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To develop basic research and presentational skills (written and oral) in support of independent and original work in a specialised area of music study, including topics in performance, composition, and musicology. The course will also provide a forum for students with different specialisms to discuss their work with each other.The course assessment culminates in a seminar presentation of a research topic, which is expected to meet standards appropriate to postgraduate level.Topics covered in this course• The research process• Selecting and refining a research topic• Different types of research in music• Reviewing scholarly literature• Planning a research project• Research methodologies• Ethics in academic research• Data collection and analysis• Working with primary sources• Libraries, archives, and museums • Approaches to music analysis• Scholarly networking• Dissemination of research
Students who pass this course will be able to:Identify and select appropriate approaches to research in musicInvestigate new research topics and evaluate their viability.Formulate successful search strategies using library catalogues and databases, bibliographic tools, and internet resources.Interpret a wide range of sources, including primary sources, scholarly publications, and online material.Demonstrate accurate use of citation styles to reference sources.Construct an effective research proposal.Demonstrate scholarly writing, presentation, and discussion skills.Investigate issues of relevance to the field of music research.Justify a position on a particular topic.
Subject to approval of the Head of School.
Students must attend one activity from each section.
TUTORS: Individual tutors will be arranged during the course.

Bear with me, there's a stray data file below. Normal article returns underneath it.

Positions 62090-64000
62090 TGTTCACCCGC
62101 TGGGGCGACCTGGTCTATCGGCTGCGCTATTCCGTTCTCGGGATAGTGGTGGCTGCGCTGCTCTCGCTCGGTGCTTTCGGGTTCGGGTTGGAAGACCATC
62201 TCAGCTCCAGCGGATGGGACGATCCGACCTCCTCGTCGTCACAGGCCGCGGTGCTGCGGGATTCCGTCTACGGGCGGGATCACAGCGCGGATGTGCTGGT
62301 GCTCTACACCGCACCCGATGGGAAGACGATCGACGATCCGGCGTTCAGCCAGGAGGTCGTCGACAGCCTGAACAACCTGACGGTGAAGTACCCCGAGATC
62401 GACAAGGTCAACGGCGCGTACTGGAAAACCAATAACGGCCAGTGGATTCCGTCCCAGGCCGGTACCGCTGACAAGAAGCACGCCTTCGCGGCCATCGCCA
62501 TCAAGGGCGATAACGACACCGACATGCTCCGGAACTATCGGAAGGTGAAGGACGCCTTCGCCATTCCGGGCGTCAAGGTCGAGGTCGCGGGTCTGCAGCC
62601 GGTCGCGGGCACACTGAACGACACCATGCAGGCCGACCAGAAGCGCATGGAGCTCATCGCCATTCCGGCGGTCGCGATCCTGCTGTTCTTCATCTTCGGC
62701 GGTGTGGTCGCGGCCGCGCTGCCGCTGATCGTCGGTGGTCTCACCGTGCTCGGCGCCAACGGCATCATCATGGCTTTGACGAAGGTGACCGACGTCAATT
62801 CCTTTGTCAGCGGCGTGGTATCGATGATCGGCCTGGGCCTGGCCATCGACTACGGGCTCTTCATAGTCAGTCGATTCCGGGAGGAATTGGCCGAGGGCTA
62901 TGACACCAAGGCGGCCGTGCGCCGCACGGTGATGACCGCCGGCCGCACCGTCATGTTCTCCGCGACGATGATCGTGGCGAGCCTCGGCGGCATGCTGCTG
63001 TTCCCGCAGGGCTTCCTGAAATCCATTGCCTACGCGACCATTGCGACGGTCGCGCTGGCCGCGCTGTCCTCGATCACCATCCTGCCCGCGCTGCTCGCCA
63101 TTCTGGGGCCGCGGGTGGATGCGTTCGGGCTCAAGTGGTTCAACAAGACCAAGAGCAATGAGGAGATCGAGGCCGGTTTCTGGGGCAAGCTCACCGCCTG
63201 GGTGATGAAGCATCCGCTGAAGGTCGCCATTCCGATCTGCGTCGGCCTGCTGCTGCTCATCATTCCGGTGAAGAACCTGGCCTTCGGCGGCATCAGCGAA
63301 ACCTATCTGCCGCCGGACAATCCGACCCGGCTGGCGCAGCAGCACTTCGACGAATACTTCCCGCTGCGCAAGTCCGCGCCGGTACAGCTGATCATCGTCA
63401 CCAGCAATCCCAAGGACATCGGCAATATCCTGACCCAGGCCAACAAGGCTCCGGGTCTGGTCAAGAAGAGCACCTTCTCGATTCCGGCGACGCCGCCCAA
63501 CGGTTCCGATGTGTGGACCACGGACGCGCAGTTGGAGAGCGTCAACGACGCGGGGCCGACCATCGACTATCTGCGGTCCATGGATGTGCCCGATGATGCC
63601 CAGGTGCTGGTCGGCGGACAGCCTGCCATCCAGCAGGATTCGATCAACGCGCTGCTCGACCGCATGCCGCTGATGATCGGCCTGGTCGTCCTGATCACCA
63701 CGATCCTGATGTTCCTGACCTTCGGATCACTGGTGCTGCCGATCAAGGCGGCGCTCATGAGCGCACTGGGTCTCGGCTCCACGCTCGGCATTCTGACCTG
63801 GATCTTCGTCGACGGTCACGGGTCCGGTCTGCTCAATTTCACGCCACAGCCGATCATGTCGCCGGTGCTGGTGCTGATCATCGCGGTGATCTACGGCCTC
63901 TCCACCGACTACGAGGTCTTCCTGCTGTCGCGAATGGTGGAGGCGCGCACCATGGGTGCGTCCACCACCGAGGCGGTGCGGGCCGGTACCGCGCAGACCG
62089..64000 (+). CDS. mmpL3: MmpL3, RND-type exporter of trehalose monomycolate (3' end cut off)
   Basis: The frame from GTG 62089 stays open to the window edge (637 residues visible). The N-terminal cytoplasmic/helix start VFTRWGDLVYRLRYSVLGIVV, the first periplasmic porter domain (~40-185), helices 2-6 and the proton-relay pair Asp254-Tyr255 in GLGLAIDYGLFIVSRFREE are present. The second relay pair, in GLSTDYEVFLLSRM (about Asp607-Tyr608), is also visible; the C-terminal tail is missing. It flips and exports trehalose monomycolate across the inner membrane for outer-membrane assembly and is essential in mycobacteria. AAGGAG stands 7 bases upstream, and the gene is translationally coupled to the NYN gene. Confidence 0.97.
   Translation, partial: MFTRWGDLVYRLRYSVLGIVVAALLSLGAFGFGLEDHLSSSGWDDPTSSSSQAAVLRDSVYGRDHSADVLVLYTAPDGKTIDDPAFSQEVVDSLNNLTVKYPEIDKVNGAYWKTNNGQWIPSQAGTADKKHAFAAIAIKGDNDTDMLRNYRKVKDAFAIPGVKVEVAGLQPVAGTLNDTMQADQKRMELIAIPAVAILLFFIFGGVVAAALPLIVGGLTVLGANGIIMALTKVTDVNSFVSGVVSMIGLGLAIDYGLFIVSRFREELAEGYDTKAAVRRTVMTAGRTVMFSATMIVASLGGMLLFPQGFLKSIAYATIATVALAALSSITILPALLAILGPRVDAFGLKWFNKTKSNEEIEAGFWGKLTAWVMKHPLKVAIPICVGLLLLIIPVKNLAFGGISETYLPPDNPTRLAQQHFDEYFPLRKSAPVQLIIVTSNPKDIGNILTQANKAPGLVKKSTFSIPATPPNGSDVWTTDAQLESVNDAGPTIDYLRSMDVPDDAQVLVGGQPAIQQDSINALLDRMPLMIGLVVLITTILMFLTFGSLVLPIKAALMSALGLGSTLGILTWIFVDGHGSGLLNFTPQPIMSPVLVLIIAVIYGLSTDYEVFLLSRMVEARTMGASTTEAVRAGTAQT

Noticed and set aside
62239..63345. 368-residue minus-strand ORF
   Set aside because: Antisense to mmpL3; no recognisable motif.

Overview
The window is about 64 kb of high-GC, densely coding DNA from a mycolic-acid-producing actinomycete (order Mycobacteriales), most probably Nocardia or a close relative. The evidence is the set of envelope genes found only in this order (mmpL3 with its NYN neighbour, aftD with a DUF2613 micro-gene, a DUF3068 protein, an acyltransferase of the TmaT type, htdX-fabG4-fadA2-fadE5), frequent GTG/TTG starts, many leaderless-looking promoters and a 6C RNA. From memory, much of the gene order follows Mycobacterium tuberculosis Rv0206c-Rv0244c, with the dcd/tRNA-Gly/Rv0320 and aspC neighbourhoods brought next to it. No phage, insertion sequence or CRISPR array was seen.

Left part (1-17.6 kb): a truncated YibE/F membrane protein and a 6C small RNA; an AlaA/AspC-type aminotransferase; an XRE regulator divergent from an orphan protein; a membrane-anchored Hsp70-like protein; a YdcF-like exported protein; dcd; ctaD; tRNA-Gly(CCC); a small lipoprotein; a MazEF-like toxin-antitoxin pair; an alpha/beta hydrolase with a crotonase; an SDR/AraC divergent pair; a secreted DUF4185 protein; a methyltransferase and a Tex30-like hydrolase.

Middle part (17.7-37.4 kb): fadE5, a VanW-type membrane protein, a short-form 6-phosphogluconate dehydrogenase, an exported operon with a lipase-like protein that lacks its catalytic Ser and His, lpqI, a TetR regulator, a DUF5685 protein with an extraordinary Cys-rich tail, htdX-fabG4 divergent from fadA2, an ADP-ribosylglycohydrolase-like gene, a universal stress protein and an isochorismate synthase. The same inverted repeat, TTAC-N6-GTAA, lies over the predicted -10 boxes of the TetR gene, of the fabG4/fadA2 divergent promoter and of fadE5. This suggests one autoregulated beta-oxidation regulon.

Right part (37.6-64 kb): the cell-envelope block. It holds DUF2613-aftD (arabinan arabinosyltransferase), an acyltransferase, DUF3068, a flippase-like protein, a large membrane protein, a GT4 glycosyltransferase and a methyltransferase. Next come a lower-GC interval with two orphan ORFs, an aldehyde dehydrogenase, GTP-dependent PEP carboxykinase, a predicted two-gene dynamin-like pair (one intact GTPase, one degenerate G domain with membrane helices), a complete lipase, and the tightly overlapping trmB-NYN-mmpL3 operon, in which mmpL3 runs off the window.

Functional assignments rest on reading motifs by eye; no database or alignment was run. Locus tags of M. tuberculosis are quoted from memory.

There is no end-of-year examination, but a prominent part of the assessment is the delivery of a research seminar in Semester 2.1. Continuous Assessment (10%) The course depends on effective independent study guided by a supervising tutor (see below) as well as regular attendance at lectures. At the end of the course students will be assessed on the following criteria:• Attendance and contribution at tutorials and lectures.• Meeting the draft deadlines and other goals set.• Consistency of independent study.• Initiative and engagement with the study in general and supervision sessions in particular.2. Purpose Statement (10%) Due date: 28 March at 11pmIdentify a research topic related to the study of music. Write a draft topic statement which outlines:• the research problem, the topic, and the tentative research objective • the rationale/need for the study • the contribution the project will make to knowledge and practice You should also outline the way you expect to approach the research (methodology), and why you have chosen this approach. At this stage, this may be relatively brief.You should be prepared to present your topic statement to the class in Week 3.3. Preliminary Literature Review (15%) Due Date: 16 May at 11pmLocate and review 5-8 research-based articles that are relevant to your topic and review them.For each of the chosen articles, write a review summarising the following: the research objective, the research methods used, the theoretical position (if stated), and the main findings. You should also explain why you have chosen each of the studies/articles. 4. Research Proposal (20%) Due Date: 18 June at 11pmA research proposal following the template provided in class. This should be submitted to the course coordinator. The marked copy should also be presented to the individual tutor at the first compulsory tutorial.(Note: the proposal should form the basis of the student’s seminar project. It will be possible to change the topic after this in consultation with the tutor, in which case you will be required to prepare a new proposal for the tutor, with a copy to the course co-ordinator. However, the grade for the original proposal will stand.) 5. Research Seminar and Written Paper (45%) Due date: Seminar Presentations in class on 16 October (9am); Written Paper due at 11pm on 17 OctoberThe seminar should be 20 minutes in duration, with 10 minutes for questions and discussion. The written paper will typically be 4000 words in length, though this may vary according to the nature of the topic.The seminar and written paper will be assessed together, according to the following criteria:• Quality of presentation, including for the seminar clear and effective delivery, and appropriate use of supporting resources and media, and for the write-up, good language and academic writing skills, effective presentation on the page, and correct referencing and bibliography. • Content (including evidence of effective research and preparation, quality of idea, & effective structure and argumentation) as evidenced in both seminar and write-up The live presentation may take various forms, such as a lecture-recital, a short lecture or research paper, or an audio-visual presentation of a practical project. The written submission should be in academic language, and should incorporate full and appropriate referencing in either MHRA or APA style. The relationship between the seminar and written paper must be clear; any failing in this respect will be treated as a deficiency of content. The written paper need not exactly reproduce the content of the seminar (a written prose style does not necessarily make for an engaging oral delivery), and may be more comprehensive than the seminar, but they should be clearly versions of the same thing.